Dietary Patterns and Breast-Feeding in Australian Children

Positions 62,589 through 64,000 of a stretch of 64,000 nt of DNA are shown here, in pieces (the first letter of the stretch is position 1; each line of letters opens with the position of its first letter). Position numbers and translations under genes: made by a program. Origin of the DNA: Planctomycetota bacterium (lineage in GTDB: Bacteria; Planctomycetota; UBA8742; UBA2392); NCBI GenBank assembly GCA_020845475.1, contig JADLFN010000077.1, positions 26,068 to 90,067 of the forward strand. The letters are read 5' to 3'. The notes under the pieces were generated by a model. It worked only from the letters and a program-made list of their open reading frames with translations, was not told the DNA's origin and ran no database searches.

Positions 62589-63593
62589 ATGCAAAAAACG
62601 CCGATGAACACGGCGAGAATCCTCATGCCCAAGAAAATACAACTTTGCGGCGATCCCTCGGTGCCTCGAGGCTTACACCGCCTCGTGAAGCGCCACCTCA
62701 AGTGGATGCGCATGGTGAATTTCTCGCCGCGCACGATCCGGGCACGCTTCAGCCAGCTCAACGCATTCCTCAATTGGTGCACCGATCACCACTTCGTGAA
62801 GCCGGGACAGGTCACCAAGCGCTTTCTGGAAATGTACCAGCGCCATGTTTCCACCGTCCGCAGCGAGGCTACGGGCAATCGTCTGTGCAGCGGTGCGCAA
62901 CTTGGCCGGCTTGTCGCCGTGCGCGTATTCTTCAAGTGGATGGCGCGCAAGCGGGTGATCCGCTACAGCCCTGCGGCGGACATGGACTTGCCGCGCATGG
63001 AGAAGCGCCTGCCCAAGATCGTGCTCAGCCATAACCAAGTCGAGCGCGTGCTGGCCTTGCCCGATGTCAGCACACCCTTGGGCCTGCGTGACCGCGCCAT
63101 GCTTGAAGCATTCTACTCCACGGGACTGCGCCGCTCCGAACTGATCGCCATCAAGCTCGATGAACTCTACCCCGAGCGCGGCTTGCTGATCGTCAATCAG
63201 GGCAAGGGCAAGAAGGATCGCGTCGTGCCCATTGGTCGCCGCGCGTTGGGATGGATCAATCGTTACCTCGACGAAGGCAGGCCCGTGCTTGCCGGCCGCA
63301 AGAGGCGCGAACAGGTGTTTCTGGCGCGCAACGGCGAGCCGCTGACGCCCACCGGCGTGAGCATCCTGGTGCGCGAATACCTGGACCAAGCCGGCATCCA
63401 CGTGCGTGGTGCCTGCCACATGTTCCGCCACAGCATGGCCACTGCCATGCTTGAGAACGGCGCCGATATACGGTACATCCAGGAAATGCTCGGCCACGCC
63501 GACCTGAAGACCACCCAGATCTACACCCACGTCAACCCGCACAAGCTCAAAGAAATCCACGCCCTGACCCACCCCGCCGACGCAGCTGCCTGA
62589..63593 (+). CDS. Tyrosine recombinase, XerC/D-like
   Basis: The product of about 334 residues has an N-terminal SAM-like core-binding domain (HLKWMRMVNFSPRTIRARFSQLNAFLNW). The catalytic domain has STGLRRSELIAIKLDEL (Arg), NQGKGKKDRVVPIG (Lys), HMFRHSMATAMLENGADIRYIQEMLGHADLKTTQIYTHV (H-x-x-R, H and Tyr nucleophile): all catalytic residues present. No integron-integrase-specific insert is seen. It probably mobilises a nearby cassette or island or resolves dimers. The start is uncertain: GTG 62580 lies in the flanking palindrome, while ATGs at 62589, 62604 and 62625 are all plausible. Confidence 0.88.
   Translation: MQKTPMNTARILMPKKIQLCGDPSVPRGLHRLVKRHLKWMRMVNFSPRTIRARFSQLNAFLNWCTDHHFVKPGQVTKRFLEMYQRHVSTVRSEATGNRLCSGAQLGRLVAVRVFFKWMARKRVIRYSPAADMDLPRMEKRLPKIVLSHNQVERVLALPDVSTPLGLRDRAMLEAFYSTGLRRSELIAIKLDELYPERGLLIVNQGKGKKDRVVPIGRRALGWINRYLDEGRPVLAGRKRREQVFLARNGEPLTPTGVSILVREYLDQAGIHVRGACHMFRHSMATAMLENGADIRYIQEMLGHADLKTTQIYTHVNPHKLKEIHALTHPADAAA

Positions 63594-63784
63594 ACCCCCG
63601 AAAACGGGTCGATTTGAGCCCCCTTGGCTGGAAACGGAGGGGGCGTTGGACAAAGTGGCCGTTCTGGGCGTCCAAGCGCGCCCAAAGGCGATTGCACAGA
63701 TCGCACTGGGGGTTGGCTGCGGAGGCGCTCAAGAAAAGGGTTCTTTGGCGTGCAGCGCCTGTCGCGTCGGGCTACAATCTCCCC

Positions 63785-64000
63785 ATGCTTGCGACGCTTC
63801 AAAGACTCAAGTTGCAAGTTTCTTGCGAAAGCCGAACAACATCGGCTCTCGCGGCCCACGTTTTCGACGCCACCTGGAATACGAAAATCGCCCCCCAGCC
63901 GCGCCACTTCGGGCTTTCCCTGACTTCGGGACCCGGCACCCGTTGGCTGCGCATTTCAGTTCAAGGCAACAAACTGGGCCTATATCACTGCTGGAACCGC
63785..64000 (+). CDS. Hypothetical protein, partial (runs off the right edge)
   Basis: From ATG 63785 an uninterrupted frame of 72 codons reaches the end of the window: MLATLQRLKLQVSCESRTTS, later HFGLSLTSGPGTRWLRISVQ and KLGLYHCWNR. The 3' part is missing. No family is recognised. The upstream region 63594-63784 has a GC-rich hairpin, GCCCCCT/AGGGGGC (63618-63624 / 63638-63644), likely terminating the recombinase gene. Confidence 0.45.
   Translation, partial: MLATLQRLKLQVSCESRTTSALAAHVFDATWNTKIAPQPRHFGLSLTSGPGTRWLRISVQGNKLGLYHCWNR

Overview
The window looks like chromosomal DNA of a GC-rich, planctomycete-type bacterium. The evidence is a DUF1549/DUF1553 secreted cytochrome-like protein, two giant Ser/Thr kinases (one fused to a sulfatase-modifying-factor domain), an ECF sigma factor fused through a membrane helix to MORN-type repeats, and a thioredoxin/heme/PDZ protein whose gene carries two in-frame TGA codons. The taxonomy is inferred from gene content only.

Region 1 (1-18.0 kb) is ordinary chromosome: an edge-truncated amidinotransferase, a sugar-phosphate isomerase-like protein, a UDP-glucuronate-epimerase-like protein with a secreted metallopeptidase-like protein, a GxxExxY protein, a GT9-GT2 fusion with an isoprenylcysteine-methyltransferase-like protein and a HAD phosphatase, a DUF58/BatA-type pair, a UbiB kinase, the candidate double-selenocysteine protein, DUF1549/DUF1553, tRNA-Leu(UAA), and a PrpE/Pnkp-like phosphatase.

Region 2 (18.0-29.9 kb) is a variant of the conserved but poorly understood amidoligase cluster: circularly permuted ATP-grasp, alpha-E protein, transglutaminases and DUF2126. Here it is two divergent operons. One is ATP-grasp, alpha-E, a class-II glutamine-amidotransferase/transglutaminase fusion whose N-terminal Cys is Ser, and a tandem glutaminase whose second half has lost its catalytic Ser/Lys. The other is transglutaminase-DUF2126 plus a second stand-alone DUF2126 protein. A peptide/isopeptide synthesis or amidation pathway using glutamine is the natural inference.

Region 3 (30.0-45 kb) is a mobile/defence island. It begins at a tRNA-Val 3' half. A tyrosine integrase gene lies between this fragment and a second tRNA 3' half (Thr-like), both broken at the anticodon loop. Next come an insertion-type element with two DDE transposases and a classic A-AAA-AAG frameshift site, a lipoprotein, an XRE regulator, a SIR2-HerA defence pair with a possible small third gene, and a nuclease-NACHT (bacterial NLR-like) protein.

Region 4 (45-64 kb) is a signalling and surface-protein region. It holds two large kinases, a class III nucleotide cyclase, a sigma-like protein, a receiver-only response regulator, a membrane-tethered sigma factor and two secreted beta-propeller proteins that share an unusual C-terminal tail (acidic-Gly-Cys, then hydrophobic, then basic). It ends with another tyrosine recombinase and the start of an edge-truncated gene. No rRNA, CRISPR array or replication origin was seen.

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Objective: To determine the dietary patterns of a national sample of 2–8-year-old Australian children and to establish whether breast-feeding is associated with dietary patterns in this age group.Design: Cross-sectional study using 24 h recall data from the 2007 Australian National Children’s Nutrition and Physical Activity Survey.Setting: Australia.Subjects: A total of 2287 children aged 2–8 years.Results: Principal component factor analysis identified three distinct patterns. The ‘Non-core food groups’ pattern included food groups such as whole-fat dairy products, cheese, medium–high sugar-sweetened breakfast cereals and sweet biscuits, no fruit, reduced/low-fat dairy products and wholegrain bread/rolls. The ‘Healthy, meat and vegetable’ pattern included vegetables, red meat, fruit and wholegrain bread/rolls and was inversely associated with take-away foods and carbonated sugar-sweetened beverages. The ‘Combination’ pattern contained many food groups including candy (not chocolate based), pasta/rice products, nuts/seeds, cakes and chocolate, but no fruit or vegetables. Of the 2287 children, 2064 (89.3%) had been breast-fed. A positive association was found betweenbreast-feeding and the healthy, meat and vegetable pattern (r=0.267) but not with the other two patterns. Higher scores on this pattern were also associated with younger age, lower BMI, higher birth weight, high likelihood of being in the less-disadvantaged Socio-economic Indexes for Areas category and less likelihood of the child’s parents having a lower educational level.Conclusions: These results provide suggestive evidence that breast-feeding during infancy is associated with a healthy dietary pattern in childhood and offers a likely pathway to explain the previously reported association between breast-feeding and chronic disease.
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